Steven Siler: It Only Takes Some Part-Time Effort to Find Success

Imagine the barista at your local Starbucks pops their head over the espresso machine, and the person filling the green apron is Kobe Bryant. Likely, a similar spike in surprise would stem from handing Peyton Manning a movie ticket to tear before pointing you in the direction of your feature attraction. Few professional mixed martial artists rise to the star status of athletes in other sports, therefore, their need to scramble for funds beyond competition surfaces on a regular basis. “Super” Steven Siler (28-14), an MMA veteran on a five fight win-streak and current challenger for the featherweight belt at Titan Fighting Championships (Titan FC), fits the mold of a combatant battling a minimized cash flow. The twist on Siler’s situation was revealed on episode 93 of Jon and Mike’s MMA (link here) Corner when “Super” surmised the key to his recent string of success resides in three letters: J-O-B.

Photo credit to Google Images

“The biggest thing was: getting a job, even though it’s just part-time.”

Siler circled the office with the same fancy footwork used to navigate the cage, handing out pink slips to those who contended his newly held disposition,

“A lot of people believe you have to be a full-time fighter to fight in the UFC. When in reality, you only train four, five, six hours a day.”

Listeners who occupied a portion of their lunch break with Siler’s interview may have been intrigued to learn how adding another layer of responsibility deflated both the financial and emotional tax on his anxieties,

“Get a part-time job where you only work a few hours throughout the day, make some extra money, and take a whole lot of stress off your shoulders.”

Instead of payments issued in lump sums with wins, or even lesser amounts in loss, a steady stream of income lifted the dark clouds of commerce that typically fogged over the prizefighter’s thoughts, reengaging the absent pleasure in the sport,

“It’s making it so not every fight is so stressful; where I have to win, or I don’t make money. I fight because it’s fun again. I have a job to pay the bills, and then it’s just a bonus on top of that.”

From Siler’s vantage, incorporating a new trade relaxes the mundane tone of day-in, day-out training. Siler spoke of the benefits to appearing on the job site in elastic-less attire,

“It also gives you a mental break from fighting. It’s not bad to be worrying about something other than fighting because you don’t fight twenty-four hours a day. Even though it’s a lifestyle, it’s good to get away from it sometimes. When you’re in the gym, focus on the fight, and when you’re away from it, make that money.”

Previous to catching a momentous swell of wins, Siler didn’t require a memorandum to recall the hesitation he experienced against Desmond Green on December 19, 2014 at Titan FC 32,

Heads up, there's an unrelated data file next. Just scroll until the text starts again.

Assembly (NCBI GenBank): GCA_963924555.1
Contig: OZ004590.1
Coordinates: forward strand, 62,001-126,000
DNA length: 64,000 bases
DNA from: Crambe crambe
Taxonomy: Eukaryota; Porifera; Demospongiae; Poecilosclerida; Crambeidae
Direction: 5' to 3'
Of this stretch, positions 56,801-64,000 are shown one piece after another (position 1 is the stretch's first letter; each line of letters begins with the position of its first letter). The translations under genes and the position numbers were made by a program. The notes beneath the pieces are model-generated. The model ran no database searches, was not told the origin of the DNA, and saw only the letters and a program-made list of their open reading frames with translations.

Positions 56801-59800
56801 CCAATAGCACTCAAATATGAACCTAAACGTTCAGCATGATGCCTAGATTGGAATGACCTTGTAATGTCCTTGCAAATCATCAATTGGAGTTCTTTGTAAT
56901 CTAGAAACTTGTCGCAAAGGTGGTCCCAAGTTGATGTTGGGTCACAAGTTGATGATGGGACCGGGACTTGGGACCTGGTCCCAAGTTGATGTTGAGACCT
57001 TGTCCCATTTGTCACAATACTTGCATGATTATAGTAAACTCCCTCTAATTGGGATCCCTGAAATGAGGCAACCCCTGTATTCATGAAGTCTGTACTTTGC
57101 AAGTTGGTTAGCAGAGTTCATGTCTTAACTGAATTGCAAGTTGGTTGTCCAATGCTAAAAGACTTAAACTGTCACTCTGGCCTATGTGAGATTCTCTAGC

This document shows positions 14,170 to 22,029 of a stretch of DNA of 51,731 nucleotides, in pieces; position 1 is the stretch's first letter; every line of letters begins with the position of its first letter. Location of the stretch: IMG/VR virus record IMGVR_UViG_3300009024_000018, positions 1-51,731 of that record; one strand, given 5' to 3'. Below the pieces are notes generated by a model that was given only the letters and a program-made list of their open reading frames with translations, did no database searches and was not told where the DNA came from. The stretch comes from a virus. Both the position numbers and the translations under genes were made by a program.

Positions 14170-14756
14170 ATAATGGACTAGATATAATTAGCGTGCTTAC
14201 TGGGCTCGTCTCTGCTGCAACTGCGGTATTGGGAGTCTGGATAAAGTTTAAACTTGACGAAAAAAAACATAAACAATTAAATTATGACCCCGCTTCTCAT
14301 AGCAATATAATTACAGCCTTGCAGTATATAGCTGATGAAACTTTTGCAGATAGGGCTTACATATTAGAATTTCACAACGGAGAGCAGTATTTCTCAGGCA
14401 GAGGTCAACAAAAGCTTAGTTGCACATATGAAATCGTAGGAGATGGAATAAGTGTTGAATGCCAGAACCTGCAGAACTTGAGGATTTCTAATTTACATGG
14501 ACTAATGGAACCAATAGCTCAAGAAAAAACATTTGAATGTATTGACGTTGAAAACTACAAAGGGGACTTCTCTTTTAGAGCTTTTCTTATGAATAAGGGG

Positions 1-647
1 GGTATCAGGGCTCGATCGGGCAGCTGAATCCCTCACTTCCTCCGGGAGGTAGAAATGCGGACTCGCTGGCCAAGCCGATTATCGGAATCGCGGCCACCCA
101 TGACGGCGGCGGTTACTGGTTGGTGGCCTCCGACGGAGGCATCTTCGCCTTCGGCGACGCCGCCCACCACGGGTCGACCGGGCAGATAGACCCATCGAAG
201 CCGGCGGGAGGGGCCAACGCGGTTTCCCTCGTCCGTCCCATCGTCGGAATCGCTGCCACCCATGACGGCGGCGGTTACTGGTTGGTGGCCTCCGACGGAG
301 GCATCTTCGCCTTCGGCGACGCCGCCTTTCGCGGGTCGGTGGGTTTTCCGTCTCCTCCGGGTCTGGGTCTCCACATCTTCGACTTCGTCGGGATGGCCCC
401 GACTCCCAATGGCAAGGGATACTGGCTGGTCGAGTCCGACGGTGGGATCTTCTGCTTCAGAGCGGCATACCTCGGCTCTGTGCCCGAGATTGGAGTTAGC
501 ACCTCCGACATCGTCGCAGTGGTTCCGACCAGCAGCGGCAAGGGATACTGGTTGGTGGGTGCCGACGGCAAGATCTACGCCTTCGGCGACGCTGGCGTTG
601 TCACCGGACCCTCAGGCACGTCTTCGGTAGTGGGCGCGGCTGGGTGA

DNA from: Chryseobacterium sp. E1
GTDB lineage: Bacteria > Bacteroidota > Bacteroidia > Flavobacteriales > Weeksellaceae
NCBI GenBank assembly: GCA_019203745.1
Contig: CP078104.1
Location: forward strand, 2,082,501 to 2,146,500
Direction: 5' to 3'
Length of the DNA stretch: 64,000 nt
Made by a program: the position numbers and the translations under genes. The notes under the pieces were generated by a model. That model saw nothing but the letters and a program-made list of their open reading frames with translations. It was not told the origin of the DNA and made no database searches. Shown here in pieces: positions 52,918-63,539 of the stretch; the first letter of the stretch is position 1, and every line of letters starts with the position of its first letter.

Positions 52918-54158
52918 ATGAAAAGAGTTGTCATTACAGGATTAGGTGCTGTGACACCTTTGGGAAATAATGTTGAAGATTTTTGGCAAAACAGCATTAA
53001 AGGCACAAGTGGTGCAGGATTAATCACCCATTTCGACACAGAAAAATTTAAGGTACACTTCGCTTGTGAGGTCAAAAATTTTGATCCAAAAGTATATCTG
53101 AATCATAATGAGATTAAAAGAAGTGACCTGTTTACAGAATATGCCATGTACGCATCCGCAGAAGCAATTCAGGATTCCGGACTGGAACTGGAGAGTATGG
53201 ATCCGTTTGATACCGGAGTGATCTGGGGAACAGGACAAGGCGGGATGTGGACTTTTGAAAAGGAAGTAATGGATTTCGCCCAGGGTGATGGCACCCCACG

“In my last loss against Des, I felt like he tried to make the fight boring and just hold me. I felt like I couldn’t take any risks because if I took any risks, I might get finished; and if I got finished, I would definitely not win. I always felt like there was an opportunity, so I didn’t really take any risks and fight to my potential.”

Featured on UFC Fight Pass as the co-main event at Titan FC 37, members who login will bear witness to two featherweights knocking on the door to enter (or reenter in Siler’s case) the UFC’s Octagon. Some may have projected a trip to the UFC comparable to an MMA lottery ticket, but Siler nixed the idea of handing in his two-weeks notice after delivering Andre Harrison (11-0), the reigning Titan FC featherweight champion, his first defeat. In fact, he’d encourage others to mimic his behavior,

“Even when I do get back into the UFC, I don’t plan on quitting my job because, even back then, I was stressing about money, and I was making decent money in the UFC. My advice to anyone I train with in the UFC is: get a part-time job and make some money on the side, so fighting can continue being fun. A lot of times what comes with business is: It’s no longer fun anymore.”

On March 4, 2016, Siler will punch-in to the cage at the Clark County Civic Center in Ridgefield, Washington for Titan FC 37 where he expects to punch-out the lights of Harrison, cutting his five-round shift down to a much shorter day at the office. By collecting his sixth win in a row and the Titan FC featherweight strap, Siler may encourage others to pound the pavement, in something other than running shoes, and join the rat race,

“I feel like I’m laughing a lot more while I’m sparring. I’m actually dancing and singing during sparring, trying to throw people off and have fun with it. I plan on doing that when I’m in the cage, just have fun in there.”

Aug 17, 2013; Boston, MA, USA; Steven Siler celebrates his win of a UFC featherweight match at the TD Garden. Siler won by knockout after one round. Mandatory Credit: Winslow Townson-USA TODAY Sports
Aug 17, 2013; Boston, MA, USA; Steven Siler celebrates his win of a UFC featherweight match at the TD Garden. Siler won by knockout after one round. Mandatory Credit: Winslow Townson-USA TODAY Sports

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